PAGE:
B. not directly or indirectly linked to the transaction of goods;
C. not detrimental to the legitimate rights and interests of other business operators;
D. used for public welfare undertakings.
(5) Commission and other intermediary fees
During the purchase or sale of goods (including services), intermediary fees such as commission and other fees may be offered to intermediaries as long as they are truthfully recorded in the accounts. However, in practice, there are circumstances where the business operator offers illegitimate interests to an interested party of the counter-party in the guise of commission or other intermediary fees. Therefore, to avoid risk of commercial bribery, when making commission or other intermediary fees payment, the business operator shall pay special attention to confirm whether the intermediary is interestedly related to the counter-party, whether the intermediary has actually provided intermediary services, and whether the amounts of commission and other intermediary fees conform to commercial practice, and etc.
4. Business Operators' Measures to Avoid Commercial Bribery Risks
To avoid commercial bribery risks, in addition to prudent assessment of activities potentially concerning commercial bribery as discussed in Section 3 above, business operators may consider strengthening their internal management in the following aspects:
(1) Build an internal control mechanism for anti-commercial bribery/anti-corruption
Especially for those enterprises in high-risk industries for commercial bribery (such as engineering construction, property transaction, medicine purchase and sell, land transfer, government procurement, resource development and distribution and other fields), they shall firstly avoid occurrence of commercial bribery by establishing and strengthening its internal control system and strengthening its management policies. For example, establish and improve the compliance mechanism of the company. The company may promulgate internal anti-commercial bribery/anti-corruption regulations based on the characteristics of the industry the company is engaged in, which generally include standards for matters that may potentially related to commercial bribery (e.g. standard for reception, gifting, and etc.) contract approval procedures, payment verification system, legal compliance verification system, and etc.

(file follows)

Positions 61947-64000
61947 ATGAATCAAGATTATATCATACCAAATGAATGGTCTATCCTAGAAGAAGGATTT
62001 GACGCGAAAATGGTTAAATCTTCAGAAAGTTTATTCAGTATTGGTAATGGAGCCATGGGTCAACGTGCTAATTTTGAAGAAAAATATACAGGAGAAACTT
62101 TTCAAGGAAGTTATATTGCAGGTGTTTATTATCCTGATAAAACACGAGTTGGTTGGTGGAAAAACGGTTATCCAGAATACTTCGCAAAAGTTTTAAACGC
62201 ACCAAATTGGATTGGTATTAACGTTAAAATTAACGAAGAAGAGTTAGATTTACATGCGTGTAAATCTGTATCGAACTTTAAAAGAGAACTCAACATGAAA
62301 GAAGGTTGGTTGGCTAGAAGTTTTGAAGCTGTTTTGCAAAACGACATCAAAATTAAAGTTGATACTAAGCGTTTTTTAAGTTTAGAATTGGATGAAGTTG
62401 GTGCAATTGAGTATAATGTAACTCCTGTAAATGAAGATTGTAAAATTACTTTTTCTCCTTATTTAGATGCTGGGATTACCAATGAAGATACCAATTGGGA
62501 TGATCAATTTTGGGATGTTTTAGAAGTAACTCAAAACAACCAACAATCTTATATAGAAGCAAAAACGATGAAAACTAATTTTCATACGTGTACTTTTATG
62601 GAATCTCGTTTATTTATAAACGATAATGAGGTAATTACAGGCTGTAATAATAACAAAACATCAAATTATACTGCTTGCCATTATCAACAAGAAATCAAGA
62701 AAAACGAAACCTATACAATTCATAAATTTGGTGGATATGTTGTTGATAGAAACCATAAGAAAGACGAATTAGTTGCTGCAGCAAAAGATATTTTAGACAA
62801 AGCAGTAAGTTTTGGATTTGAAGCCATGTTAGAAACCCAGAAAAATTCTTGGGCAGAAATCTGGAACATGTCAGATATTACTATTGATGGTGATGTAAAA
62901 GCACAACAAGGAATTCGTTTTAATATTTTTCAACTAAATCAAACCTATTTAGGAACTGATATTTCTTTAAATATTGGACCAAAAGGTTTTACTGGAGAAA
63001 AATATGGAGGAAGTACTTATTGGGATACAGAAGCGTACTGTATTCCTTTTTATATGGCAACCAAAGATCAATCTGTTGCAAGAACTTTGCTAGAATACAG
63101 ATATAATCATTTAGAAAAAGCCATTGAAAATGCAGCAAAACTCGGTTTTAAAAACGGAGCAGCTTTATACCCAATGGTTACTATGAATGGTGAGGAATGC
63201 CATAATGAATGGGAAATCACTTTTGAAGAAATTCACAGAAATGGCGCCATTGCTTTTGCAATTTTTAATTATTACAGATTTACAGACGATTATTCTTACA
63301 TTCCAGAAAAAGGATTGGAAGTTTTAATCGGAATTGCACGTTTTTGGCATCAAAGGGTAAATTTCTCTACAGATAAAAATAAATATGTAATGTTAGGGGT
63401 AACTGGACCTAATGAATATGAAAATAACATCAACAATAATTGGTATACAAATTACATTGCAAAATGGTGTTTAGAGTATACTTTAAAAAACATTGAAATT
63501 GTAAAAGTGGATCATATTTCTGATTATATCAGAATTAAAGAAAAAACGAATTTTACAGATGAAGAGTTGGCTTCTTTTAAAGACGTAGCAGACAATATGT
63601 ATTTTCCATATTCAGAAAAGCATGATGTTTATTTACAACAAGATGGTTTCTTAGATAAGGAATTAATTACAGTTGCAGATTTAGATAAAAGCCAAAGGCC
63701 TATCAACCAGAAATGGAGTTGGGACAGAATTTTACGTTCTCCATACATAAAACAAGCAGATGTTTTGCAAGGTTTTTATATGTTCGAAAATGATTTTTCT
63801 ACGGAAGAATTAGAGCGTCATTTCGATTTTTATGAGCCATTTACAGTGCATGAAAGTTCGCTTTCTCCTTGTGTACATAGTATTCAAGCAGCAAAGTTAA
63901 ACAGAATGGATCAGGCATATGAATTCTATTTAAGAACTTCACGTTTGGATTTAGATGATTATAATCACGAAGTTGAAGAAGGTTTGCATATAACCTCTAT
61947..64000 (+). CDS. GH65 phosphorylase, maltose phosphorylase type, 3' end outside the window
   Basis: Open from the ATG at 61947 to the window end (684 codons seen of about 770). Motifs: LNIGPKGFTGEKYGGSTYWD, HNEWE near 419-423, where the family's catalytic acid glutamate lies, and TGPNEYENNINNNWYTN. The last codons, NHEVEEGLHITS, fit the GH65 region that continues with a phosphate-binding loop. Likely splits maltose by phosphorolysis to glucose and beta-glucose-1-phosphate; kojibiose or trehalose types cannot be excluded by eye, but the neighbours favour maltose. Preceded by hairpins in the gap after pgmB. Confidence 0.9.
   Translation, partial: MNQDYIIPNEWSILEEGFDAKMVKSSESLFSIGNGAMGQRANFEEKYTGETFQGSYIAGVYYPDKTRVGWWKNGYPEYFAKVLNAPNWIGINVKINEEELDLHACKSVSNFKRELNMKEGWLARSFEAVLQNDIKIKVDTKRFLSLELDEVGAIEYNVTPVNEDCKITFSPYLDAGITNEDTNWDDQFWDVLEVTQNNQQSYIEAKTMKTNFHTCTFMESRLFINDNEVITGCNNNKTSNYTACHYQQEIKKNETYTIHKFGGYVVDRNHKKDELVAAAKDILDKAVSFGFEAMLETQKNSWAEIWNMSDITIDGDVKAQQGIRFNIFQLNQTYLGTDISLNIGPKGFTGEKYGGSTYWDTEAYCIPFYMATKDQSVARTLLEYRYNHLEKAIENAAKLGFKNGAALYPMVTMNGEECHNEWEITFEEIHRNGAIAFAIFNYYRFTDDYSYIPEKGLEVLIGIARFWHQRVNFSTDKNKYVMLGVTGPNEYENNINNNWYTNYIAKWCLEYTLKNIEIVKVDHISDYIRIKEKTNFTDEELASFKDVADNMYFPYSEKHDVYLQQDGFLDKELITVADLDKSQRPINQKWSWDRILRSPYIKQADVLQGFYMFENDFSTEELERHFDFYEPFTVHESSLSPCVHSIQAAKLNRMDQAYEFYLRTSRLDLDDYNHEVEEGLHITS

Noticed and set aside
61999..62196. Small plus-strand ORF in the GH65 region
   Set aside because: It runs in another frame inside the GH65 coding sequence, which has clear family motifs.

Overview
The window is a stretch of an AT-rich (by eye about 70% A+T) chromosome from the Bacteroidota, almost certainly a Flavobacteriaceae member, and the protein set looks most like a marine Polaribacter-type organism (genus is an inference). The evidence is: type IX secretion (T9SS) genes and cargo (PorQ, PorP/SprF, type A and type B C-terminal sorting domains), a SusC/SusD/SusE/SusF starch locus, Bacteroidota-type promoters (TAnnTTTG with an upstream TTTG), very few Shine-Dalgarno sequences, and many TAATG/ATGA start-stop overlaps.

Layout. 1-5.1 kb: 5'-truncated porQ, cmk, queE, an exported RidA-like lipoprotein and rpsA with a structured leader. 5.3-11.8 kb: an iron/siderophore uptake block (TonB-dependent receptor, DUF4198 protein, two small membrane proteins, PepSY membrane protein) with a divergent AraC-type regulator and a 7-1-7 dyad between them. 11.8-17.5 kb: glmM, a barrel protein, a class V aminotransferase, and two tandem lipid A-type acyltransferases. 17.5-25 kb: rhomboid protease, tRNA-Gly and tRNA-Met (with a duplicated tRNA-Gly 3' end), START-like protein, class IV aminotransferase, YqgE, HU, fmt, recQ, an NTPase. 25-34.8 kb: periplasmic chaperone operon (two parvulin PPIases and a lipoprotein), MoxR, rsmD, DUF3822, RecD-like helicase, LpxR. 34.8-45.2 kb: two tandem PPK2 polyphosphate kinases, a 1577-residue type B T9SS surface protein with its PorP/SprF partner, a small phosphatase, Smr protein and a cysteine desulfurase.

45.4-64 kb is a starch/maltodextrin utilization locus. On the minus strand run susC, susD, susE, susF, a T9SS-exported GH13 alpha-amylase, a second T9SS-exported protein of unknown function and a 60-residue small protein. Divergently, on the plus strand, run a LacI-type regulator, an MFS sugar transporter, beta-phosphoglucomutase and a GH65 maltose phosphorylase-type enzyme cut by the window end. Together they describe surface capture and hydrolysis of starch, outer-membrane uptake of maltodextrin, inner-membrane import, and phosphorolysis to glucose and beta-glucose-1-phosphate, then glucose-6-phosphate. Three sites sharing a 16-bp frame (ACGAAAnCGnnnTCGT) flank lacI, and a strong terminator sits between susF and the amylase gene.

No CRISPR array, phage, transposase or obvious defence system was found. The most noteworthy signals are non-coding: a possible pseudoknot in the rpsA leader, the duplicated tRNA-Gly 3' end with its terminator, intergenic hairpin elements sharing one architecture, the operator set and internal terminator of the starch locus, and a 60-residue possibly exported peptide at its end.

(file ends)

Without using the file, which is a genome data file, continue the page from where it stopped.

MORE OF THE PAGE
(2) Anti-commercial bribery training to key personnel
With respect to key personnel exposed to commercial bribery risks, including senior executives, sales or purchase personnel, sales or purchase supporting personnel (such as marketing department for sales promotion, etc.), financial personnel, legal personnel, and etc., the business operator shall pay special attention to conduct anti-commercial bribery training and education to such personnel, and enhance their sense of anti-commercial bribery. Furthermore, it is also important to conduct periodical training and education to agencies and other external related parties.